Sunday, August 30, 2015

Relevance, and authority

Scriptural use of language has nothing to do with relevance but is about authority and dominance.

When folks talk about scripture needing to be relevant to the masses, they have already admitted that the message has no authority and must use tricks to fool people into believing it contains truth.

[As to] the authorities wanting to arrest Jesus for his speech: It was not because He spoke messages that were relevant to them. It was because he spoke with a royal authority and imposing wisdom that they had not encountered before.

The words of the scriptures make the reader’s opinions irrelevant on the basis of their authority. This is a very hard pill for many faithful to swallow. We can understand every word in a sentence—or not—understand what a passage means—or not—and still have it affect our lives in ways that show us how powerless we really are.

Authority has no need for relevance. On the contrary, if a policeman tells you that you have broken a law and must pay a fine or go to jail, you don't turn around and tell the officer, ‘What?! That law isn't relevant to me.’

You search the legal code to understand it and change your life as a result, so you don't have to pay the fine again, which raises, to my mind, the real issue: If a person does not believe in the authority God has over their world, the scriptures will never be relevant to them, regardless of how contextualized they might be.

— Jacob Gorny

Saturday, August 29, 2015

Speaking God's language

The language—that is, the vocabulary—that I read in a lot of Christian blogs is very technical and sophisticated, such as ‘for a Church to reach it's culture with the gospel it must contextualize itself…’, etc. This way of talking, and the thinking that goes with it, seems alien to the plain words of scripture, of the gospels and the apostolic letters. Neither Jesus nor the apostles spoke like that. In fact, the way Jesus did speak made his enemies say things like, ‘No man has ever spoken like Him before! We just couldn't arrest Him!’ (John 7:45-53).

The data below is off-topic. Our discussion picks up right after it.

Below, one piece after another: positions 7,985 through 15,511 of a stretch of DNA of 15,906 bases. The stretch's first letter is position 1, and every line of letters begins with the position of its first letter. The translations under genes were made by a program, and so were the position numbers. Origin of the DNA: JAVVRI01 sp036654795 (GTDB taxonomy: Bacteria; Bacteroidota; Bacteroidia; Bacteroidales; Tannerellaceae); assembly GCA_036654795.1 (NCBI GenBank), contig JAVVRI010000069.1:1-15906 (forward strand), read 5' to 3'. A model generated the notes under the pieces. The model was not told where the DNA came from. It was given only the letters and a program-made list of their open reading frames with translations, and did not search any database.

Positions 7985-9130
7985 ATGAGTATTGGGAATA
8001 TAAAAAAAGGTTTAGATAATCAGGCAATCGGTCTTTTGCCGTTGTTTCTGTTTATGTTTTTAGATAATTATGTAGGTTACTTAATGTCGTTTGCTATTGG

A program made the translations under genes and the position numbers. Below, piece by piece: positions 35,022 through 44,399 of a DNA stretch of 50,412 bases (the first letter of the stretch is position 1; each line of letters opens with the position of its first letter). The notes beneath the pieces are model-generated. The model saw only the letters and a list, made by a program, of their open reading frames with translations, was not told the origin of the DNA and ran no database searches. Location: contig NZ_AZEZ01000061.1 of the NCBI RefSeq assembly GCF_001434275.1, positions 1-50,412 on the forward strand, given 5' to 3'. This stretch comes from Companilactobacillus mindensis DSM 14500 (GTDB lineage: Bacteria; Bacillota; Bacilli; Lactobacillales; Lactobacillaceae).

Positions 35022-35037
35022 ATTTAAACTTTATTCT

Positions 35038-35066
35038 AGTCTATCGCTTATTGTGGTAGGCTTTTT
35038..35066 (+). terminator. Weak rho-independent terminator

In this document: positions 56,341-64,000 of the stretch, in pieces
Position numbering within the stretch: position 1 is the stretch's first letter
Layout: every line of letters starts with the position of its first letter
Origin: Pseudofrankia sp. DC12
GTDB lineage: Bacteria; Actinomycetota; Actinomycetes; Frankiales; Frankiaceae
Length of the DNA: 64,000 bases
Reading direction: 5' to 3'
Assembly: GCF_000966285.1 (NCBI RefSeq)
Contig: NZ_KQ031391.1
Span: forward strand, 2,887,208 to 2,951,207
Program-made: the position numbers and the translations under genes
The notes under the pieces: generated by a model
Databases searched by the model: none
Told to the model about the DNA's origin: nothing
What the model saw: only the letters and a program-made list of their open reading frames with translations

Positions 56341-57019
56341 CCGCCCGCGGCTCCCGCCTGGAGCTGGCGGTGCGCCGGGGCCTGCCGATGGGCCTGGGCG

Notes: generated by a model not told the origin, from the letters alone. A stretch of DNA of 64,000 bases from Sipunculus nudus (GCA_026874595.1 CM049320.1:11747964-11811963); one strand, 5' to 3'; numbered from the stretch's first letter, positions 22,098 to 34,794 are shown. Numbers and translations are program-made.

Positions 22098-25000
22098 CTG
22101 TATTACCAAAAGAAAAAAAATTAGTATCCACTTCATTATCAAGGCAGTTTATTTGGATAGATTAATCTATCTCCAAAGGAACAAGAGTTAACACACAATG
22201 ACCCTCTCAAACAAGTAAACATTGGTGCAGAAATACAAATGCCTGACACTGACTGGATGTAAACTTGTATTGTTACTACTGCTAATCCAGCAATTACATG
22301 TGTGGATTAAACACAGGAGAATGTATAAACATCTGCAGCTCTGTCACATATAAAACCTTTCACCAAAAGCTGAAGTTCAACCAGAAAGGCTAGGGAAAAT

We do not try to be ‘relevant’ to the pervasive culture, anymore than a city set on a hill can hide itself, or a lamp covers itself with a bushel.

It's not the Church that has to reach the culture that surrounds us. It's the people of God, ‘the holy nation of priests and kings’ (1 Peter 2:9) that are here to serve their God—‘between Christ's first and second coming, there's nobody here but us!’—who simply study the Word, ingest it, digest it—‘you are what you eat’—immerse themselves in the Word totally, not just pouring it or sprinkling it on themselves—‘we are all little fishes in Christ our great Fish’ (Tertullian, On Baptism)—speak the Word—‘Word of God for my utterance’ (Patrick, Lorica)—practice the Word, share the Word as it is, nothing added, nothing taken away, live in the Word, witness to the Word and, ultimately, die in the Word. That Word is what sustains all, teaches all, speaks to us ‘as a mother speaks to her child, in baby talk’, but that's a dialect that we will never outgrow while we live on this earth.

The Word of God is always relevant, without any help from us, as long as we use a translation ‘understanded of the people’ (Article XXIV, the Thirty-Nine Articles of the Book of Common Prayer).

Church can always be relevant too, that is, if it focuses on the salvation of the individual through Christ and lets worship and teaching be unwaveringly simple, and centered on that Word of God that in human form came to us as a Man, died for us, and was raised for us, and who as the God-Man has taken us with Him into the Father's throne room.

Our worship, our fellowship, our prayer, our practice, our love, our witness, everything about us, must be in the light of that Fact, that ‘the Word was made flesh and dwellt among us’ (John 1:14). What could ever be more relevant than that?

Without knowing it, we might drive the unsaved away by wearing stiff, formal clothes, singing loudly on street corners old-fashioned Christian hymns and handing out tracts to passers-by, while a pro-Marijuana rally is going on in the next block. This was one group's way of presenting the good news. I suspect, these folks were also not thinking of being ‘relevant’ to the culture around them; but on the other hand, probably not many unsaved are going to be reached this way. I don't decry this method, it's just not what I do.